The comparison of the three different levels of detail in the representation of the subcatchments shows that they cause little effect on total runoff volume but substantial differences in the shape of the hydrograph. This is due to the similar overall imperviousness in the models. The runoff calculation does not benefit from the detailed model and therefore does not justify the extra work for the model preparation. Since the rough model, besides the runoff rate deviations, provides less scope for calibration, the medium resolution model was used for the investigation.

Furthermore, the investigations show that model calibration is of utmost importance. It was demonstrated that the uncalibrated model tended to overestimate flooding volume, thus resulting in larger diameter pipes and retention volumes. Although a conservative model could make sense in terms of safety and resilience, it should be a conscious choice of the modeller (e.g. by adding safety factors to pipe sizing and retention volume estimation) and not driven by calibration uncertainties. By calibration of the model parameters, only one type of uncertainty can be concretized while there is still substantial uncertainty in the measurement data. The necessity of calibration speaks of the importance of measurement data being available in sufficient quantity and quality. It can be seen that spatial distributed rainfall measurement is advisable to minimize the uncertainties stemming from differences in rain intensities and distribution occurring in relatively small catchments, especially in mountainous regions. Additionally, the usage of a rain series is advantageous in comparison to the usage of single rainfall events, because it accurately represents antecedent moisture conditions.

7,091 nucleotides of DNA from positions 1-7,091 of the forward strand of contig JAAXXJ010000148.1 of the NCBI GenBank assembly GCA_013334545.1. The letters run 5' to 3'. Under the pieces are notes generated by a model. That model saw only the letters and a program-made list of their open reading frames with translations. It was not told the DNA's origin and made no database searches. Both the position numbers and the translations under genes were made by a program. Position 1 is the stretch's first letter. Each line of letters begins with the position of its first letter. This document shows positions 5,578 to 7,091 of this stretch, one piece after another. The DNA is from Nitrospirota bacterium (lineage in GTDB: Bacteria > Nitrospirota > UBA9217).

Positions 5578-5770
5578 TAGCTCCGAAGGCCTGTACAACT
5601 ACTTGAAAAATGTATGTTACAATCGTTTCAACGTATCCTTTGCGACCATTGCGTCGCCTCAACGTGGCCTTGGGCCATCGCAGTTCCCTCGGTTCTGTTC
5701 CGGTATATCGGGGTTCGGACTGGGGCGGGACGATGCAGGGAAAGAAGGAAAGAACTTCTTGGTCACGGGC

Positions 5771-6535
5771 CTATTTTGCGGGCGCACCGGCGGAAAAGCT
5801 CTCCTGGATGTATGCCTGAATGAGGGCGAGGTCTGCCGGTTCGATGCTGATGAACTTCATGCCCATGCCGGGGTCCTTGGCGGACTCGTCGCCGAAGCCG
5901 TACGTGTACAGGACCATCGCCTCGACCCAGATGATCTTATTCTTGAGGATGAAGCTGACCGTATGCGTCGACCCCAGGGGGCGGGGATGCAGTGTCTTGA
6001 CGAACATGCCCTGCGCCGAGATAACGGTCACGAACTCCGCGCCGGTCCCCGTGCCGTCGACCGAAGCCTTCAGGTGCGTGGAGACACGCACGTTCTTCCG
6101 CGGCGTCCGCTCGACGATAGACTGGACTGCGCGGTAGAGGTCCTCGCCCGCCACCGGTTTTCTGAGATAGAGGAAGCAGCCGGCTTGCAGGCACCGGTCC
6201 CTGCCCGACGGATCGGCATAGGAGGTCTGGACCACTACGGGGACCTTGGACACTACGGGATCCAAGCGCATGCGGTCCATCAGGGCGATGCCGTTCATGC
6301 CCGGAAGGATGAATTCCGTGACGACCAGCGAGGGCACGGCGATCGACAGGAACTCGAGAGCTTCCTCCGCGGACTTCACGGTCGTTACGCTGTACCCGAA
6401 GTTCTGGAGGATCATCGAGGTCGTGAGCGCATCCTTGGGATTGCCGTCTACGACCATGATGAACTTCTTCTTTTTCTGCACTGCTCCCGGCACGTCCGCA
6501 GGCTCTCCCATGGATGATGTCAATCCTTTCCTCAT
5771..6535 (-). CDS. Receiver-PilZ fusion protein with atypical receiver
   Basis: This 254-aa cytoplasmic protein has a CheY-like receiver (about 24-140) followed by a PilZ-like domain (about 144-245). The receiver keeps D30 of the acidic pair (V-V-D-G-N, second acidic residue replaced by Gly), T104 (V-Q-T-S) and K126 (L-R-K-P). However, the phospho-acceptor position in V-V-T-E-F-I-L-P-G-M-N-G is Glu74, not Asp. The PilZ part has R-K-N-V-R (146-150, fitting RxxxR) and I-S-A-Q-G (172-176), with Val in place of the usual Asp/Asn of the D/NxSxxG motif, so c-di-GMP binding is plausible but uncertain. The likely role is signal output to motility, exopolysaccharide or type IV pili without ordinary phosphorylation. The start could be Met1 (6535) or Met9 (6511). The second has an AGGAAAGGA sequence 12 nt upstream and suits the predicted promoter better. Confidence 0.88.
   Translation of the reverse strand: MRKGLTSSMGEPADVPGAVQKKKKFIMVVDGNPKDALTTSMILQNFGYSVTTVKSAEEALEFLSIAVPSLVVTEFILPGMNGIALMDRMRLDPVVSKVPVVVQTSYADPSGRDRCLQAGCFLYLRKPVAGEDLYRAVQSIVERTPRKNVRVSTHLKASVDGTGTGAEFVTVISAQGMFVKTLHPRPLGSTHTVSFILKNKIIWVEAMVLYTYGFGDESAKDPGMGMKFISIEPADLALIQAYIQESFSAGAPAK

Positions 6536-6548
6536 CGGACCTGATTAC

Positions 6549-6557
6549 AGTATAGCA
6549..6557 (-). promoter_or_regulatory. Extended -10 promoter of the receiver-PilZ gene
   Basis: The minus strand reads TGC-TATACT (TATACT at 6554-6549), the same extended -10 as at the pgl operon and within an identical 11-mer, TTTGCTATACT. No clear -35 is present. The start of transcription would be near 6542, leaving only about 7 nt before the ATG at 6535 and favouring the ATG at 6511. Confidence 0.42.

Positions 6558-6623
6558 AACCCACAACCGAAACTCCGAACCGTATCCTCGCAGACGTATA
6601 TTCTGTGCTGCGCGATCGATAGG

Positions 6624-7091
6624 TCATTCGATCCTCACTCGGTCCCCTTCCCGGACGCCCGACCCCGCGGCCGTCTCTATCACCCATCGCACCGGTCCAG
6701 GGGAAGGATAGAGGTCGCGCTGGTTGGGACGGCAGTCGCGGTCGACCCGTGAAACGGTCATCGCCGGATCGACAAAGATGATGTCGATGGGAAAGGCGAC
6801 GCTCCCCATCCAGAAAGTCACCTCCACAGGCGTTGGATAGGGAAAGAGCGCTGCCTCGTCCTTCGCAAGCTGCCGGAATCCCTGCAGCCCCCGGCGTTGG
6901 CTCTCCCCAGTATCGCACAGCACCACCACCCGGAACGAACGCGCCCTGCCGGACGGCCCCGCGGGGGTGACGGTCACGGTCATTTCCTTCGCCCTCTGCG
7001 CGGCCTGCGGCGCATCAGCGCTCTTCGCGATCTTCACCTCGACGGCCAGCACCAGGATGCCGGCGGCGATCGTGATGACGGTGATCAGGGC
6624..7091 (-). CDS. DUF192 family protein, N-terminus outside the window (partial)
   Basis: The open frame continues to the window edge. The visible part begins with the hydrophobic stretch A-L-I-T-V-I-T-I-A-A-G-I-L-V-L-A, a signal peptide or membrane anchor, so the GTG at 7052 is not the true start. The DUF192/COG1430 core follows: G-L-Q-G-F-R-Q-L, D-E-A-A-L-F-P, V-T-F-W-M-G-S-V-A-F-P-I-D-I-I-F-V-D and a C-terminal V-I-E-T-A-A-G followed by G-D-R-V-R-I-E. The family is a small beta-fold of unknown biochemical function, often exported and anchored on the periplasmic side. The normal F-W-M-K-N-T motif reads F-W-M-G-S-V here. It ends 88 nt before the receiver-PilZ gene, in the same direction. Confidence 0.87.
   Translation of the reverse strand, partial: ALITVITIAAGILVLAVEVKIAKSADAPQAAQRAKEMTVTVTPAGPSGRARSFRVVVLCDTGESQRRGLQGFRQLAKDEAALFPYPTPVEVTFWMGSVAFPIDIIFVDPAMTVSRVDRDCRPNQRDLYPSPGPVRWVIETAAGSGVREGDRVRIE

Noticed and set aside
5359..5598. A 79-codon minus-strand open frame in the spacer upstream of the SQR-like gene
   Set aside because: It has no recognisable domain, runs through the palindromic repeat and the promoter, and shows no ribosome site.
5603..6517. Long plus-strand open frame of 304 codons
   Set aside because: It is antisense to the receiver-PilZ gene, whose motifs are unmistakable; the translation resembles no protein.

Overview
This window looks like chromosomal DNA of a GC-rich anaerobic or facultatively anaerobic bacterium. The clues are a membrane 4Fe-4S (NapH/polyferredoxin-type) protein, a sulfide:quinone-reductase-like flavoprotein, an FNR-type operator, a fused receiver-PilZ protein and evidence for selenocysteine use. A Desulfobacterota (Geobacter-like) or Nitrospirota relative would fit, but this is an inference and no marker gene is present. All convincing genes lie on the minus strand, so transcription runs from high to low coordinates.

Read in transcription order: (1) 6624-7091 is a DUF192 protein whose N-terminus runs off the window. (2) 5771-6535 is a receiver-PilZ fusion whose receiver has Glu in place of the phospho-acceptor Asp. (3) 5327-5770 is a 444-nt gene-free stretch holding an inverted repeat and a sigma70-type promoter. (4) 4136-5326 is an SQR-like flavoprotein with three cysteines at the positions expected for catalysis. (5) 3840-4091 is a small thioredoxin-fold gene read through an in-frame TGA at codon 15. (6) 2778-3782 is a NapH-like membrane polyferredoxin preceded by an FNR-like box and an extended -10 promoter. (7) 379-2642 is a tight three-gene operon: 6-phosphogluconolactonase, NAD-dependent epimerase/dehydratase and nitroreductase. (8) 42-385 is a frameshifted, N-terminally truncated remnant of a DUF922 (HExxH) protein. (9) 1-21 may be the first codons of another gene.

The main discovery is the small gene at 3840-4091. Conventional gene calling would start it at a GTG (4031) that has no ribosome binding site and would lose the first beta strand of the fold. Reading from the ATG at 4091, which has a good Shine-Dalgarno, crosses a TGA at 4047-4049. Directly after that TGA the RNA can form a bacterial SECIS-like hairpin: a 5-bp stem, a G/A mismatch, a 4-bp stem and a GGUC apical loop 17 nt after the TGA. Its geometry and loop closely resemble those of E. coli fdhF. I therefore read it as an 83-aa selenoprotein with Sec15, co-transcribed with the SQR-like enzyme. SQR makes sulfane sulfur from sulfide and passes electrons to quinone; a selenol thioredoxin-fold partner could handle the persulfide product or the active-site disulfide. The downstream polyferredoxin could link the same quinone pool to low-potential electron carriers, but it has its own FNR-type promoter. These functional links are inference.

The comparison of the model results using the different typical design storm events from all the surrounding data points (Austrian rainfall database for design storm events) showed substantial differences for the assessment of the sewers regarding urban flooding. The selection of the data point for the design storm event can have enormous consequences for the design of the network and, consequently, for the construction costs. This could be counteracted by either the usage of several data points in the planning process or the strict allocation of the nearest data points to the individual subcatchments. This emphasizes also the need of uncertainty analysis for hydrodynamic models in urban water management.

ACKNOWLEDGEMENTS

This work is part of the project ‘DatMod – An efficient way from data to model’ funded by the Austrian Federal Ministry of Agriculture, Forestry, Environment and Water Management. We would like to acknowledge the input and good cooperation with the operating company Gemeindewerke Telfs.